The Central African Republic (CAR) is a country with lot of land, few people, and a little physical infrastructure, located within a cluster of states with a history of prolonged conflicts: Chad, Sudan South Sudan, and the Democratic Republic of Congo. CAR has become shorthand for “failed postcolonial African state,” basically the prototype of a country in permanent crisis.
But as Yale anthropologist Louisa Lombard argues in her new book, State of Rebellion: Violence and Intervention in the Central African Republic, the CAR never failed in a spectacular fashion, like Somalia for instance; it rather became durably “fragile.” And problematically, restoring the state to a Weberian model has been the goal of everyone in CAR, especially the international community’s interveners who “hold tightly to that state ideal, like an element of religious dogma.”
Although the state is still important, and has become an object of immense hope in its ideal form, Lombard argues that “[its] yearning… is in fact an obstacle to one’s flourishing.” Aid and international development programs are still channeled through the state. But the rigidity of state ideals as a basis for policy makes it impossible to build upon initiatives that could lead to a better functioning polity in CAR. Central Africans’ nostalgia about the state evokes a time when it distributed status, in the form of jobs and salaries. Lombard calls for a need to take seriously the challenges of dignity and status in one of the poorest places on earth, because ultimately, that is what the state delivered when it was functional. That is what Central Africans yearn for in a state, as “[their] conceptions of work [is] a matter of earning a salary more than of producing something or laboring,” Lombard claims.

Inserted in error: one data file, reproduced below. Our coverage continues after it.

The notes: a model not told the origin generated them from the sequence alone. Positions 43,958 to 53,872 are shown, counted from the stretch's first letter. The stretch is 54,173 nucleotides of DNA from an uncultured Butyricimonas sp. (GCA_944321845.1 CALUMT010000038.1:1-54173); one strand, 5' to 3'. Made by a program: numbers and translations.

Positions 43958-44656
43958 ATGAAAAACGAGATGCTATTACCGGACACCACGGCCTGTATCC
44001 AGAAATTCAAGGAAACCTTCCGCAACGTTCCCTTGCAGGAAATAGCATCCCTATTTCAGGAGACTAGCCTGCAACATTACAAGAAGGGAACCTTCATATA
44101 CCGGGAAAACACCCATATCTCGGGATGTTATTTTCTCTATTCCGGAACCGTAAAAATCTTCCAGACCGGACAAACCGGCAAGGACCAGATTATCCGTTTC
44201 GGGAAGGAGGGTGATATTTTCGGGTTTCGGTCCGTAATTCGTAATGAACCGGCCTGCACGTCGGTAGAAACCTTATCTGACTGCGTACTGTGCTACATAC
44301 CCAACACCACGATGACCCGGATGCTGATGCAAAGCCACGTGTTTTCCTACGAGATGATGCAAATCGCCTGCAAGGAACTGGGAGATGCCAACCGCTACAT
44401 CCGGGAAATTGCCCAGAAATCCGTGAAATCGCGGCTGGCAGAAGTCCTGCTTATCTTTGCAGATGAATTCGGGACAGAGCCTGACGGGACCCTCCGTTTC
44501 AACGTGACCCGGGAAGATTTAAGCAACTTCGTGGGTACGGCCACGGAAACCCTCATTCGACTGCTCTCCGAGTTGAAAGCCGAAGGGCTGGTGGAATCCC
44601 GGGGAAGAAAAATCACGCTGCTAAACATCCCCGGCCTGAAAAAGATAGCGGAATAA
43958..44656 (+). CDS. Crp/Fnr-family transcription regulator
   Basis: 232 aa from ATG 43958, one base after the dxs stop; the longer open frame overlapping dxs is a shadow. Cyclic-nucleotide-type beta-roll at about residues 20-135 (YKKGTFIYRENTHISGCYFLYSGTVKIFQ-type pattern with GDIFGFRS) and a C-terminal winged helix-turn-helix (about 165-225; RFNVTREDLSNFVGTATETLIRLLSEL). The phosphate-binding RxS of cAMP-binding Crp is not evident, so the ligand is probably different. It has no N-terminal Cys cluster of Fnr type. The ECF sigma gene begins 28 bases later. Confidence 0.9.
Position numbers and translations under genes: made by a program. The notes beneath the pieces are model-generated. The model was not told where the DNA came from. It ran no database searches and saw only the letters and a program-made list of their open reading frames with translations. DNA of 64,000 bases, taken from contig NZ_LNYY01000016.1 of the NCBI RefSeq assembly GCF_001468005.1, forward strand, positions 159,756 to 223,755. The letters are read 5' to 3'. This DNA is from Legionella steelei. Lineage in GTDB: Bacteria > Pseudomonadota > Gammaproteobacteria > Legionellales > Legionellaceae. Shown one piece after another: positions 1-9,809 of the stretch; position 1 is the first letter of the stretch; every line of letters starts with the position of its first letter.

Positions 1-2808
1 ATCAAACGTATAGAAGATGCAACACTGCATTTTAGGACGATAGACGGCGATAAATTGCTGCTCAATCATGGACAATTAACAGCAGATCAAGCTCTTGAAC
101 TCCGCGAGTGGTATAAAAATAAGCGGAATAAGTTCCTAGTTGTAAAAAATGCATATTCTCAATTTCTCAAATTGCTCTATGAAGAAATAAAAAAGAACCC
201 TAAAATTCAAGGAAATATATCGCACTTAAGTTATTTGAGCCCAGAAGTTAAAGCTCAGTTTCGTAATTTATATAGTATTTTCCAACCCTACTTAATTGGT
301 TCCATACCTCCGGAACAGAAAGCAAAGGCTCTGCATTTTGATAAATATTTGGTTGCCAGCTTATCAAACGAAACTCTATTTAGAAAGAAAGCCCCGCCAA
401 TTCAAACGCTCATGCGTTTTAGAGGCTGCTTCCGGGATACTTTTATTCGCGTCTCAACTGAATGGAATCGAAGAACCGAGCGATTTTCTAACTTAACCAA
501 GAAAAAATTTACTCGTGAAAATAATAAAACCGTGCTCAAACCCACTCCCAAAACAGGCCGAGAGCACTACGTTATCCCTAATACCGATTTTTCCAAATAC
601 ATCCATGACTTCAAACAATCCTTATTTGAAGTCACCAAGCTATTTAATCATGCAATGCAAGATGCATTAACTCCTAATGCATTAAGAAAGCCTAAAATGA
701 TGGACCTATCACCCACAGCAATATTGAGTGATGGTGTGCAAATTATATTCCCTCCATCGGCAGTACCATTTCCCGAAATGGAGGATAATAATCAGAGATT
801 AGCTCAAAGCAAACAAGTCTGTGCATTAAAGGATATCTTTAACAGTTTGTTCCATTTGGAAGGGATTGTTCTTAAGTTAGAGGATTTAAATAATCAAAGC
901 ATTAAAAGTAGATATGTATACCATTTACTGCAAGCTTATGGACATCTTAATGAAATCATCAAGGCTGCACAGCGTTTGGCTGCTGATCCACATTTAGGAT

As the Central African state is not a territory in the political sense, in CAR, mobility is power. The state being non-territorialized and privatized, power becomes very strongly linked with mobility – who can move and who cannot. Therefore, “[i]f one’s goal is to understand the country’s politics, one must not assume that mastering that territory and the people in it is the primary objective of any actor, state or otherwise.” While fixity is important in state building, being able to move is far more important in CAR, where many of the elites have two passports, and build second homes in Cotonou, Douala, Dakar, or Paris. Mobility within CAR is also impeded by one’s identity, in the sense that, thanks to its colonial history, religion is a marker of nationality, wherein the official states codes are Southern/Christian, while Islam and the North translate to foreign, dangerous, and imperialist. Even some Muslims in the northeast changed their names to Christian ones to make it easier to move around, convinced that in the eyes of many southerners, a Muslim can never be a real Central African.